Tanya: The Alter Rebbe’s magnum opus, discussing
the nature of Hashem, the souls, Teshuvah, and deep
self-refinement; this work is known as “The Written
Torah of Chassidus”
Toras Menachem: The Rebbe’s unedited public
addresses, presented in Hebrew
tzadik (pl. tzadikim): According to the Alter Rebbe’s
classic work known as Tanya, a tzadik is a saintly Jew
who possesses no evil inclination
Yom Hillula: The anniversary of the passing of a
tzadik who taught Kabballah or Chassidus (the inner
dimension of Torah); hillula means literally “wedding,”
for this day is regarded as a very joyous occasion
Yud Shevat: The tenth day of the month of Shevat, the
day of the histalkus of the Previous Rebbe, Rabbi Yosef
Yitzchak, the sixth Rebbe of Chabad

Index
“intermediary who joins”, 18
10 Shevat, 17, 50
27 Adar, 70–73
28 Nissan, 65–70
Aharon HaKohen, 72
Alter Rebbe, 7–8, 10, 29–30
Amalek, 17, 82
Avrohom Parizh, 49
Baal Shem Tov, 7
Basi Le’Gani discourse, 44, 88
Chassidus: bond through learning continues
after tzadik's passing, 16; campaign to
publicize, 38, 65; power of a maamar, 50–
51; publication of C. brings spiritual
redemption, 45; Rebbe innovates novelties
in, 38; topics of geulah and Moshiach, 59
cheshbon nefesh, 62
Daniel, 75
doctors, 83
end-times, 45
Gimmel Tammuz, 25–27, 28, 31–32, 33, 37
Haskalah movement, 86
Hillel Paritcher, 50–51
hiskashrus, 16, 25–27, 27–28, 30, 31–32, 32–
33, 35–37
histalkus, 44–45
inner change, 69
Itche Der Masmid, 61
kashes, 21–23
Levi Yitzchak of Berditchev, 15
Likkutei Sichos, 59
Likkutei Torah, 45
limud zechus, 7
love between chassidim, 27–28, 29–30
love between Rebbe and chossid, 27–28, 29–
30, 33–64, 49
love of Hashem, 42, 68
Maggid of Mezeritch, 10, 78
Maharash, 45, 81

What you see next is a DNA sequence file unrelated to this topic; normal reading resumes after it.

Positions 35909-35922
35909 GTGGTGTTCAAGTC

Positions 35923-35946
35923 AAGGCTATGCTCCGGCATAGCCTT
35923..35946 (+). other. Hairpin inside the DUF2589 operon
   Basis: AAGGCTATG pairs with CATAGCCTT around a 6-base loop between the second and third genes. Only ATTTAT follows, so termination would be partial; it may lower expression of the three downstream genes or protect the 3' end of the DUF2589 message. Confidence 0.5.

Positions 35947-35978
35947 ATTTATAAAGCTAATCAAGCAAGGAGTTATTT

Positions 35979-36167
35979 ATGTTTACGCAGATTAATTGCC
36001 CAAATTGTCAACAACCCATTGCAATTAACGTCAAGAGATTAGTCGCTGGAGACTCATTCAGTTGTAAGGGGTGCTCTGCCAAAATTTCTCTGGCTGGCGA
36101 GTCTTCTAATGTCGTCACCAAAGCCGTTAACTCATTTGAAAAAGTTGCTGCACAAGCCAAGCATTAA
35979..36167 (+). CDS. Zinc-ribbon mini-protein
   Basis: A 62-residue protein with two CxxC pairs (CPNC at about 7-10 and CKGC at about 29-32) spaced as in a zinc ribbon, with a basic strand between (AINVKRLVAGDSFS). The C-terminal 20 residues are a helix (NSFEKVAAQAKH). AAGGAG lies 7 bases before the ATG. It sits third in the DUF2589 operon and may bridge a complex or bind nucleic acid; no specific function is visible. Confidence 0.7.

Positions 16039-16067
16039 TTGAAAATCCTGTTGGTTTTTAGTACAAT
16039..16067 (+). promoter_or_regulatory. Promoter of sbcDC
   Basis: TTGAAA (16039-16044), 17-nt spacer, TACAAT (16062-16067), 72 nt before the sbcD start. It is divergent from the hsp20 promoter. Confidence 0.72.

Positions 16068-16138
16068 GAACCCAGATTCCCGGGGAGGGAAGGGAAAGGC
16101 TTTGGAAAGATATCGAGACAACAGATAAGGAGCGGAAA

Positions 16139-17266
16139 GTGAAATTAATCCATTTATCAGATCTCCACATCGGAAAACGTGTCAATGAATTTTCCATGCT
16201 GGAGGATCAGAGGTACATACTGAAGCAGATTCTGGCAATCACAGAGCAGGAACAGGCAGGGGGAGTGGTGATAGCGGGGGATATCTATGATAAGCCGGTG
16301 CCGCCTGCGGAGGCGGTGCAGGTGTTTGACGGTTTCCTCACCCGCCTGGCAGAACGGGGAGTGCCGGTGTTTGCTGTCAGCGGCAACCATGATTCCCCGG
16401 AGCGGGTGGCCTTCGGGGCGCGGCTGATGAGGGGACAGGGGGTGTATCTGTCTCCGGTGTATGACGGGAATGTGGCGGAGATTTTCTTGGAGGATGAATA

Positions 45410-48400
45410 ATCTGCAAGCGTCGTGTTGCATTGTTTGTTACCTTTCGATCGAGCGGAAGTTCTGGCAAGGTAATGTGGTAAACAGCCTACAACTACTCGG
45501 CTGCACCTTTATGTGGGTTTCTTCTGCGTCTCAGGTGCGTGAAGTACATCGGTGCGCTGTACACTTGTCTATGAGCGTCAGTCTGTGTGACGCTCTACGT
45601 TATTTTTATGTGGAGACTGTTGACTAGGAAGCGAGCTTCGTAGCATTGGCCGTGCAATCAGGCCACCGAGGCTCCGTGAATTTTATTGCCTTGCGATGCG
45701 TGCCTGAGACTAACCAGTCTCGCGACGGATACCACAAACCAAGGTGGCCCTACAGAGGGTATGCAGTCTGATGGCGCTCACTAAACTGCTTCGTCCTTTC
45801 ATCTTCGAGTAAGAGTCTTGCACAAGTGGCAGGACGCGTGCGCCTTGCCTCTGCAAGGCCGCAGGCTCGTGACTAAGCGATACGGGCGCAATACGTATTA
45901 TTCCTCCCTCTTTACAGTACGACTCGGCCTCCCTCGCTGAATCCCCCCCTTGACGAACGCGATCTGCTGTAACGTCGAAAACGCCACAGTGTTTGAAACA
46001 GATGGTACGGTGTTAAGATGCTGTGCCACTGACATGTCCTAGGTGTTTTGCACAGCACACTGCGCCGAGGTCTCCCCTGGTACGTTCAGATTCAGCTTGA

Marlow, Yehuda Kalman, 85
Menachem Mendel of Vitebsk, 7, 10–11, 35
Moshe Rabenu, 14, 71–73, 78, 82, 85, 86
Moshiach, 88, 89; age of M., 32–33; complete
Mitzvah observance, 61; deadline for

arrival, 45; demanding, 63, 69; from the
dead, 73–76; goal of our divine service, 68;
imminence, 63, 66; learning about, 57–60;
our mission to bring, 67; preparing for, 61–
64, 64; we can bring M., 68–69
Nevuchadnetzar, 52–55
Nevuzradan, 52–55
Ohel, 37, 52
pan, 51–52
pnimiyus, 31, 61, 66–67, 69
prayer, 61, 63
Previous Rebbe, 8–13, 13–15, 34, 71–73
rabonim, 82–84, 84–85, 86
Rashab, 29, 51–52
ratzo and shov, 37–39
resurrection, 73–76
Rosh Chodesh Kislev, 39–47
Sanhedrin, 83
Shabbos, 64
Shimshon, 19–20
Shneur Zalman of Kapust, 81
speech, faculty of, 55–56
Tehillim: according to the Rebbe's age, 77;
daily, 77–78
test of faith, 16–18
the Rebbe: audio, 48, 55–57; public will, 80–
84; refusal to become Rebbe, 50; video, 56–
57
Torah study: public, 60
Treinen, Shmuel Michel, 51–52
tzadik. See hiskashrus; blessings of the, 34–37;
faith in the, 34–37; gazing at the image of,
52–55; maintains connection with chassidim
after passing, 13–16; protects the world, 13;
rules upon himself, 12; trusted with secrets,
78–79; Yom Hillula, 8
Tzemach Tzedek, 45, 80–82, 86–88
Ve’atah Tetzaveh, 8
Volozhin, Yitzchak of, 87
Yechidah, 20, 89
yechidus, 17
Yochanan ben Zakai, 24–25
Yom Hillula, 8, 15
Zohar, 59